What are the differences between a Corporation Sole and a 501(c)(3) non-profit?

A Corporation Sole is also a non-profit, and if it is based on a true church or spiritual organization, does not pay tax on spiritual activities.  A 501(c)(3) church obtains tax-exempt status by asking the IRS’ permission, and the IRS typically applies a 14-point test that is based on a traditional corner church.  A Corporation Sole, on the other hand, is based on Internal Revenue Code section 508(c)(1)(a), which creates a mandatory exception for a church.  There is no long application to the IRS, or answering dozens or hundreds of questions.  Still, there must be a legitimate church or spiritual organization in order to be tax-excepted.

Additionally, a 501(c)(3) is usually organized as a non-profit corporation, and thus must follow State laws that usually require three Directors.  Federal law specifically requires three or more Directors for a non-profit corporation.  Thus, there are required meetings, minutes, and Resolutions.  A Corporation Sole, since it is an office held by one person, has no required board of directors, meetings, or Resolutions.

Can I as an individual be a Corporation Sole?

No.  First, a Corporation Sole is not a person, it is an Office, filled by a person.  Second, a Corporation Sole is the asset-management arm or vehicle of a church or religious society, so there must be at least three people who sincerely hold the same spiritual or religious beliefs and practices.

Does my family qualify as a “church or religious society”?

The answer to this is … possibly.  The fact is if you have a church and the only members are your family members, the IRS will probably not be impressed should they ever investigate you.  Also, if you try to put personal possessions or your family home into the Corporation Sole, or try to claim that you don’t owe taxes on personal income, then you will be operating illegally.  All non-religious business activity is taxable, and tax returns must be filed.  Since your Corporation Sole is filed with the State, it is subject to State as well as Federal law.  You must be in compliance with all laws.  That being said, if some of your family members truly hold the same spiritual beliefs and ministry goals, and come together to form a church, religious organization or charitable ministry, allow other like-minded people to join, and only apply the Corporation Sole to religious activities, then … yes, that could qualify. In this case there is a possibility to have a Corporation Sole.

Can a Corporation Sole protect my assets?

The key word here is “my.”  If you truly give assets to a church, they are no longer yours.  If you place a car into the Corporation Sole, and then only use it for yourself – for personal and business as well as church purposes, then the IRS or a court would probably consider it to still be your car.  If you truly place assets into the church, for the exclusive use and benefit of the church and all its’ members, then there can be asset protection as far as a lawsuit against you personally.  If the church itself is sued, church assets can still be reached by creditors or people harmed by the church.  Thus, there can be some protection, but it is not complete

Is the Corporation Sole automatically tax-exempt?

A Corporation Sole is not in itself tax-exempt.  IRC Section 508(c)(1)(a) states that a church is excepted from tax payments.  Remember that there are two entities – (1) your church/spiritual organization; and (2) the Corporation Sole.  The Corporation Sole is the Office, filled by the head of your church or order, who manages the assets of the church.  Thus, technically, the assets and activities of the church are tax-excepted, and the Corporation Sole is simply the management arm of the church.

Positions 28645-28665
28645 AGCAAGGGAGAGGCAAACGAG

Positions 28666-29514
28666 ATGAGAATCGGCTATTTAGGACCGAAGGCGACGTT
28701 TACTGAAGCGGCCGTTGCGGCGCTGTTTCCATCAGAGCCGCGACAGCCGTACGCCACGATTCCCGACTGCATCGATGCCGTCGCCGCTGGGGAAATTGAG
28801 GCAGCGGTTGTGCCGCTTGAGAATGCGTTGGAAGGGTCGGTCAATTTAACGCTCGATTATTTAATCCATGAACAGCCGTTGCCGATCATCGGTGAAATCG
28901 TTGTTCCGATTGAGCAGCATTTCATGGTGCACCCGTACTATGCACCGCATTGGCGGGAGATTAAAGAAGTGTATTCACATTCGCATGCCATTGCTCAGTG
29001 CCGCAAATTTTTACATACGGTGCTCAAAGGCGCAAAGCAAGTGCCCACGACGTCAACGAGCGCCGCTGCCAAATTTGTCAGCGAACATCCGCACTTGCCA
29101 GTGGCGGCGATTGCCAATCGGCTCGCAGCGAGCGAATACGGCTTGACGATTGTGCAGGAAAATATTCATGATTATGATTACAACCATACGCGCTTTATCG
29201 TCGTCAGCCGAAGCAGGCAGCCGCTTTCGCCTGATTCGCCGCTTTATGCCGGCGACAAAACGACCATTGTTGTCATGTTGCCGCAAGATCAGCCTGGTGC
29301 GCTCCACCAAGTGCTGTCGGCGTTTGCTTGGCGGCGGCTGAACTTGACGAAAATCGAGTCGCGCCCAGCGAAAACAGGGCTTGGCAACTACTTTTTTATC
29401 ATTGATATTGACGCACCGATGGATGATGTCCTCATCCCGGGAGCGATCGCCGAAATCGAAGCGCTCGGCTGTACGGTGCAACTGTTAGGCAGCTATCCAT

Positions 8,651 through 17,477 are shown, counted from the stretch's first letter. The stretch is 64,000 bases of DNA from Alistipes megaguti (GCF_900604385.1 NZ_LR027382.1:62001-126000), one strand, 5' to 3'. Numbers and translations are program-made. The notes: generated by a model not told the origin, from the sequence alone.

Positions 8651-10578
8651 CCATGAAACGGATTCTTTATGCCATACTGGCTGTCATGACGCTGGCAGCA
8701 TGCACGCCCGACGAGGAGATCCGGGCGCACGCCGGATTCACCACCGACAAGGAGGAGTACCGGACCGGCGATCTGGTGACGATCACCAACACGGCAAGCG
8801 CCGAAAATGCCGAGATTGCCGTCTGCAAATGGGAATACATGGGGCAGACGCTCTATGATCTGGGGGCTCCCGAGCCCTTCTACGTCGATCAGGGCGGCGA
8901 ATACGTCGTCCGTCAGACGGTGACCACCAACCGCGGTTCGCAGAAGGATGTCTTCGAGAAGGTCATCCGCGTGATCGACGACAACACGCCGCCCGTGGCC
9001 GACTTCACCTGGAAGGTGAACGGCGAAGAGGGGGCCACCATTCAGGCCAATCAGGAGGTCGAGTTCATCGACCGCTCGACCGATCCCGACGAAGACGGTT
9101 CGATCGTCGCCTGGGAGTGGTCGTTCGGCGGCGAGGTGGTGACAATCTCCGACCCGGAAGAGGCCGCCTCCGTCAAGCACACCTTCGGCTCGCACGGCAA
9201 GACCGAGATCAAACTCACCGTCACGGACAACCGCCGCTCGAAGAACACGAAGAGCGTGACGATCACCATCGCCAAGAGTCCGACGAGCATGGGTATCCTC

Can a Corporation Sole own and manage businesses, and not pay taxes on the business income?

No.  Any non-religious business activity must be reported and the tax paid.  A Corporation Sole can certainly own a business, yet there are many rules and laws that must be followed.

Can I receive tax-free income as a minister of my Corporation Sole?  What about a Stipend and expenses?

As with all churches who pay their ministers a salary, the salary must be reported and tax paid.  However, the Corporation Sole can pay for all of your travel and other expenses that are part of your spiritual service, can pay a Stipend (basic living expenses – rent, utilities, food, etc.), and can provide insurance and other benefits.  Any payment above those reasonable amounts must be reported as income.

Can I use my CS for estate planning, to leave gifts to my children?

No.  The property you place into a Corporation Sole is no longer yours – it belongs to the church, and you cannot take it back.  If you dissolve your Corporation Sole, the property must be given to another non-profit.  The Corporation Sole is a corporation for holding and managing the property and assets of a church. You cannot mix estate planning in with it.  You can, however, name a family member to succeed you as the Officer of the Corporation Sole.  They would then have the right to use church property in their spiritual activities.  For example, the Corporation Sole can own a house, and that can be the Minister’s Residence, and be part of his or her stipend.  Still, the minister can never sell the house and keep the money.  With a Corporation Sole, the property is dedicated to the eternal use of the church/spiritual organization, and that commitment must be taken seriously. You are free to own your own property and assets outside the Corporation Sole, and to pass those on to your children in a separate Will or Revocable Living Trust.


%d bloggers like this: